County jail experiences overcrowding
To reduce crowding at the Allegheny County Jail, county judges could be asked to send more inmates to state prisons.
The county jail was built under court order in 1995 to ideally hold 2,400 inmates. It now averages about 2,500 inmates each day. Among the inmates last week were 28 with so-called state sentences — those serving maximum sentences of at least two years and no more than five years for low-level felonies, according to county figures. Judges have the choice of sending these inmates to state prisons instead of the county jail.
The number of state sentence inmates in the jail might seem small, but there were 231 such inmates sent to the jail between 1998 and 2000, the most recent years that figures were available from the Pennsylvania Commission on Sentencing.
Common Pleas Judge Jeffrey A. Manning wants county judges to send nearly all these inmates to state prisons. Manning heads the Jail Oversight Board, a committee studying jail crowding.
The group expects to make its recommendations at the board’s Feb. 6 meeting.
“The idea has merit,” said county Chief Executive Jim Roddey, who has warned the county cannot afford to build another jail. “But the state has their own overcrowding problems, so we could just be shifting the problem. And we cannot dictate to the judges what to do here. They have their own prerogative.”
The jail cost $140 million, but is on a small site on Second Avenue, Downtown, and cannot be easily expanded.
The county built the jail after a federal court order in 1990. That allowed the county to close a jail annex that had been opened in 1985 to relieve crowding in the century-old jail on Ross Street, which also was closed. U.S. District Judge Maurice Cohill issued the order on a lawsuit that said the old jail was dangerously crowded.
State sentence inmates helped fuel crowding at the new jail, which has seen its average daily population skyrocket from 1,500 when it opened in 1995.
The jail’s capacity can be increased to 3,000 by adding bunks to some cells while keeping single-bunk cells for the violent and mentally troubled. To house more than 3,000 inmates, bunks would have to be put in gyms or in common areas.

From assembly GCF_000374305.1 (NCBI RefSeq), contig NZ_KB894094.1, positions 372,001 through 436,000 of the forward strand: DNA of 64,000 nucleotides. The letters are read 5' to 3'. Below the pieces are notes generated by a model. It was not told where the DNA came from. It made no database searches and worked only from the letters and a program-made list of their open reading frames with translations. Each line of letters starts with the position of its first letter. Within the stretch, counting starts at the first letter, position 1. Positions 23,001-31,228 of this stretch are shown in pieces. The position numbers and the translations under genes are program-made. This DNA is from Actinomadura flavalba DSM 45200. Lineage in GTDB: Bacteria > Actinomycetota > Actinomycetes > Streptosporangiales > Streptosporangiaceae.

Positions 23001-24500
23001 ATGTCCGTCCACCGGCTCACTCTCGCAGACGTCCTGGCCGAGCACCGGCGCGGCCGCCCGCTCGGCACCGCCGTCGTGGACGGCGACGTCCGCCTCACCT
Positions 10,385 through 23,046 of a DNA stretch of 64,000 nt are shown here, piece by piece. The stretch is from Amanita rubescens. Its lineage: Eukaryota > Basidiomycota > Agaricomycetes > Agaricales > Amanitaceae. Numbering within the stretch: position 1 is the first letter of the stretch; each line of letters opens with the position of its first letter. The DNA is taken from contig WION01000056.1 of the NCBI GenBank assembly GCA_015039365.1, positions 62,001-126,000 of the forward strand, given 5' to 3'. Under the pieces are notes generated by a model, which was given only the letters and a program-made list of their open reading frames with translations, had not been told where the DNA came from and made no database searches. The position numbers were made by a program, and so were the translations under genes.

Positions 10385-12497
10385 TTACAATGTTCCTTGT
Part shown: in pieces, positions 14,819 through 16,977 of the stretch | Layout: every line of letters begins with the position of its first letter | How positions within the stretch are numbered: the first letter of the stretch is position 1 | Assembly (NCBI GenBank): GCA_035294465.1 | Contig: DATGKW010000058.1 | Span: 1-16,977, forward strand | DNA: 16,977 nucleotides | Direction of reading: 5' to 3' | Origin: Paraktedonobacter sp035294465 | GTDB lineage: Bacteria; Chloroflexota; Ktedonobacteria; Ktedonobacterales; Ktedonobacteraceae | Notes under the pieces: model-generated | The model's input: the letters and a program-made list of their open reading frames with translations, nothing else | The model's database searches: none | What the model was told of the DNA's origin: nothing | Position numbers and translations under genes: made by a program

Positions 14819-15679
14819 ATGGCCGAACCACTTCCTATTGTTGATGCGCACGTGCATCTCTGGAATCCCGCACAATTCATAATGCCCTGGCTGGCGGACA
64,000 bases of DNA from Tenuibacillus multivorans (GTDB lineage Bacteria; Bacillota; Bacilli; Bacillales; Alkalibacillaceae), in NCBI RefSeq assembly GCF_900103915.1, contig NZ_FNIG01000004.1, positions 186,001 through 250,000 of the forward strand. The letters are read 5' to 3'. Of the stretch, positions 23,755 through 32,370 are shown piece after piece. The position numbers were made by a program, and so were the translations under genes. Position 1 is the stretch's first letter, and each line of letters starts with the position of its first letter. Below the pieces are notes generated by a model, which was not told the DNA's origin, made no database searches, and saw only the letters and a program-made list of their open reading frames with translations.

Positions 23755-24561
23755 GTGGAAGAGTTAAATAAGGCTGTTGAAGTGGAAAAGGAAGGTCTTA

Manning said he believes most of the county’s Common Pleas judges would go along with the idea of sending more inmates to state prisons. But Common Pleas President Judge Robert Kelly said he isn’t sure how judges might react.
“Sentencing is one of the most difficult things that a judge has to do,” he said. “I guess you can debate this idea with your fellow judges, which is what Judge Manning intends to do.”
Judges have a choice of jail or prison when they sentence offenders to two to five years. All maximum sentences of less than two years must be served in the jail. Prisoners sentenced to more than five years must go to state prisons.
Roddey said the county also must look at other ways to divert convicts from its jail.
“We have to look at other approaches, like more alternative sentencing to halfway houses and other work release, although these services still cost money,” he said. “We can also consider putting more inmates on house arrest and the increased use of electronic monitoring of these inmates.”
In Allegheny County, about a quarter of state sentence convicts went to county jail between 1998 and 2000 — about the average for all counties statewide. Of 819 state sentence inmates, 231 got county jail time, with the rest going to prison, according to the state Commission on Sentencing.
State sentence inmates taking up local jail cells is a growing problem for counties, said Rachel Hofstetter, director of government relations for the County Commissioners Association of Pennsylvania, based in Harrisburg.
“County jails were never intended to be state prisons. We are feeling the strain more and more, as inmates come into local jails needing mental health, substance abuse and other services,” Hofstetter said.
Statewide, about 3,500 state sentence inmates were sent to jails between 1998 and 2000, according to state commission figures. That meant these inmates cost local taxpayers at least $60 million, based on a statewide average $46.52 a day to keep someone in jail, Hofstetter said.
It costs nearly double to keep someone in prison: The state budgeted about $90 a day for each inmate in 2002.
It costs Allegheny County about $53 a day to keep an inmate in jail.
Forcing more inmates into state prisons would just shift the crowding problem onto the state, which recently saw its inmate population top 40,000 for the first time. The state built eight prisons in the 1990s.
If Allegheny County begins shipping more inmates to prisons, and other counties follow suit, there could be problems, said Susan McNaughton a spokeswoman for the state Department of Corrections.
“Our population is growing,” McNaughton said, “and any change (by the counties) would obviously add to that growth.”